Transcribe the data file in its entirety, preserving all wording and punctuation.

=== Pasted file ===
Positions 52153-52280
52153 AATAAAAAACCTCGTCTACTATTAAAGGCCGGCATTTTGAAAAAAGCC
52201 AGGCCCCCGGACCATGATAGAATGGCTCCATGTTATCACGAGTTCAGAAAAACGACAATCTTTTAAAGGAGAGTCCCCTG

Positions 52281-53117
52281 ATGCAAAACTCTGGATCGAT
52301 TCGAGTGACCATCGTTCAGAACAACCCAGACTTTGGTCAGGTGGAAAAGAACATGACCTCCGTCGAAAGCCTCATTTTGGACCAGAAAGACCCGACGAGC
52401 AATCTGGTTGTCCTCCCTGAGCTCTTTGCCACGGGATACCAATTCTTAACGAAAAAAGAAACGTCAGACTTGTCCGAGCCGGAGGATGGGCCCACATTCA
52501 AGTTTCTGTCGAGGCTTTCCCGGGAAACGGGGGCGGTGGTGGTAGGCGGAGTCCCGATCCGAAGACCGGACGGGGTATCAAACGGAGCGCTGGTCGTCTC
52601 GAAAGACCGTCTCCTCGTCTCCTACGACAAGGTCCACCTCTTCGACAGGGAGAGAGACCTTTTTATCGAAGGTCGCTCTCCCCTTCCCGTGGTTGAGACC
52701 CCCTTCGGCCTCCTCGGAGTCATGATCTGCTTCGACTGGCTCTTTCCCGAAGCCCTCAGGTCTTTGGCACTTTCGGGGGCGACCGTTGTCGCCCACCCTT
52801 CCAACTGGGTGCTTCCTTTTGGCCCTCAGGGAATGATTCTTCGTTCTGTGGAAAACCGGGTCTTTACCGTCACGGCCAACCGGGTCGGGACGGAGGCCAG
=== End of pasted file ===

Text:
Positions 52153-52280
52153 AATAAAAAACCTCGTCTACTATTAAAGGCCGGCATTTTGAAAAAAGCC
52201 AGGCCCCCGGACCATGATAGAATGGCTCCATGTTATCACGAGTTCAGAAAAACGACAATCTTTTAAAGGAGAGTCCCCTG

Positions 52281-53117
52281 ATGCAAAACTCTGGATCGAT
52301 TCGAGTGACCATCGTTCAGAACAACCCAGACTTTGGTCAGGTGGAAAAGAACATGACCTCCGTCGAAAGCCTCATTTTGGACCAGAAAGACCCGACGAGC
52401 AATCTGGTTGTCCTCCCTGAGCTCTTTGCCACGGGATACCAATTCTTAACGAAAAAAGAAACGTCAGACTTGTCCGAGCCGGAGGATGGGCCCACATTCA
52501 AGTTTCTGTCGAGGCTTTCCCGGGAAACGGGGGCGGTGGTGGTAGGCGGAGTCCCGATCCGAAGACCGGACGGGGTATCAAACGGAGCGCTGGTCGTCTC
52601 GAAAGACCGTCTCCTCGTCTCCTACGACAAGGTCCACCTCTTCGACAGGGAGAGAGACCTTTTTATCGAAGGTCGCTCTCCCCTTCCCGTGGTTGAGACC
52701 CCCTTCGGCCTCCTCGGAGTCATGATCTGCTTCGACTGGCTCTTTCCCGAAGCCCTCAGGTCTTTGGCACTTTCGGGGGCGACCGTTGTCGCCCACCCTT
52801 CCAACTGGGTGCTTCCTTTTGGCCCTCAGGGAATGATTCTTCGTTCTGTGGAAAACCGGGTCTTTACCGTCACGGCCAACCGGGTCGGGACGGAGGCCAG